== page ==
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Transforming Liberty (PM)
Romans 12:1-2; Romans 14:13-15:13

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Romans 12:1–2 (Listen)

A Living Sacrifice

12:1 I appeal to you therefore, brothers,1 by the mercies of God, to present your bodies as a living sacrifice, holy and acceptable to God, which is your spiritual worship.2 Do not be conformed to this world,3 but be transformed by the renewal of your mind, that by testing you may discern what is the will of God, what is good and acceptable and perfect.4

Footnotes

[1] 12:1 Or brothers and sisters
[2] 12:1 Or your rational service
[3] 12:2 Greek age
[4] 12:2 Or what is the good and acceptable and perfect will of God

(ESV)

Romans 14:13–15:13 (Listen)

Do Not Cause Another to Stumble

13 Therefore let us not pass judgment on one another any longer, but rather decide never to put a stumbling block or hindrance in the way of a brother. 14 I know and am persuaded in the Lord Jesus that nothing is unclean in itself, but it is unclean for anyone who thinks it unclean. 15 For if your brother is grieved by what you eat, you are no longer walking in love. By what you eat, do not destroy the one for whom Christ died. 16 So do not let what you regard as good be spoken of as evil. 17 For the kingdom of God is not a matter of eating and drinking but of righteousness and peace and joy in the Holy Spirit. 18 Whoever thus serves Christ is acceptable to God and approved by men. 19 So then let us pursue what makes for peace and for mutual upbuilding.

20 Do not, for the sake of food, destroy the work of God. Everything is indeed clean, but it is wrong for anyone to make another stumble by what he eats. 21 It is good not to eat meat or drink wine or do anything that causes your brother to stumble.1 22 The faith that you have, keep between yourself and God. Blessed is the one who has no reason to pass judgment on himself for what he approves. 23 But whoever has doubts is condemned if he eats, because the eating is not from faith. For whatever does not proceed from faith is sin.2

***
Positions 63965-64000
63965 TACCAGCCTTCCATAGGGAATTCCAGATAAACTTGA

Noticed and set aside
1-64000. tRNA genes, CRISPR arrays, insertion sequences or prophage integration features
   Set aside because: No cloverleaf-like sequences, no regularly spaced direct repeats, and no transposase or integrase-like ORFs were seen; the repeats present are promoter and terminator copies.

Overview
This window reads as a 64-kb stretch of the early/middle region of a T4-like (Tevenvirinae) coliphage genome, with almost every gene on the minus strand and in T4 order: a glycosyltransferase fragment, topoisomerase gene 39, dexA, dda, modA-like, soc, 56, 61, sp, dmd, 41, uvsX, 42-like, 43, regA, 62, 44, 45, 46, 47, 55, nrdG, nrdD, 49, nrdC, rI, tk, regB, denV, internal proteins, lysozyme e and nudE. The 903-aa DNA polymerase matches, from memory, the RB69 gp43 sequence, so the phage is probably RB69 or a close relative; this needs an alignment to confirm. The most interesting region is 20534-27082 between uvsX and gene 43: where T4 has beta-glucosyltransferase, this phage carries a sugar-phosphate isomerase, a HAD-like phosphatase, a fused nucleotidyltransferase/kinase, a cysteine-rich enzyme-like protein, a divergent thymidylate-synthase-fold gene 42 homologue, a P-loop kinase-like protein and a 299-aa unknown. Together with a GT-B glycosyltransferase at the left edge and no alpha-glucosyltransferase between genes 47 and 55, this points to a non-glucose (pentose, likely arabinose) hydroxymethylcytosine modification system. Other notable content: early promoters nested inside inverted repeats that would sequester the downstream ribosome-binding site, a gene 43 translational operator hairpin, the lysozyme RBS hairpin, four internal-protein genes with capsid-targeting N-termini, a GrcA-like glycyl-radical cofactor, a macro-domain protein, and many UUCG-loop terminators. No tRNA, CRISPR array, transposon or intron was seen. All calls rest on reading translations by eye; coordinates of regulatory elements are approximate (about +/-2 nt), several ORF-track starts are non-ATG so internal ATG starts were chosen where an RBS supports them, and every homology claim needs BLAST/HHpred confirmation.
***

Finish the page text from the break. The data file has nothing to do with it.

The Example of Christ

15:1 We who are strong have an obligation to bear with the failings of the weak, and not to please ourselves. Let each of us please his neighbor for his good, to build him up. For Christ did not please himself, but as it is written, “The reproaches of those who reproached you fell on me.” For whatever was written in former days was written for our instruction, that through endurance and through the encouragement of the Scriptures we might have hope. May the God of endurance and encouragement grant you to live in such harmony with one another, in accord with Christ Jesus, that together you may with one voice glorify the God and Father of our Lord Jesus Christ. Therefore welcome one another as Christ has welcomed you, for the glory of God.

Christ the Hope of Jews and Gentiles

For I tell you that Christ became a servant to the circumcised to show God's truthfulness, in order to confirm the promises given to the patriarchs, and in order that the Gentiles might glorify God for his mercy. As it is written,

  “Therefore I will praise you among the Gentiles,
    and sing to your name.”

10 And again it is said,

  “Rejoice, O Gentiles, with his people.”

11 And again,

  “Praise the Lord, all you Gentiles,
    and let all the peoples extol him.”

12 And again Isaiah says,

  “The root of Jesse will come,
    even he who arises to rule the Gentiles;
  in him will the Gentiles hope.”

13 May the God of hope fill you with all joy and peace in believing, so that by the power of the Holy Spirit you may abound in hope.

Footnotes

[1] 14:21 Some manuscripts add or be hindered or be weakened
[2] 14:23 Some manuscripts insert here 16:25–27

(ESV)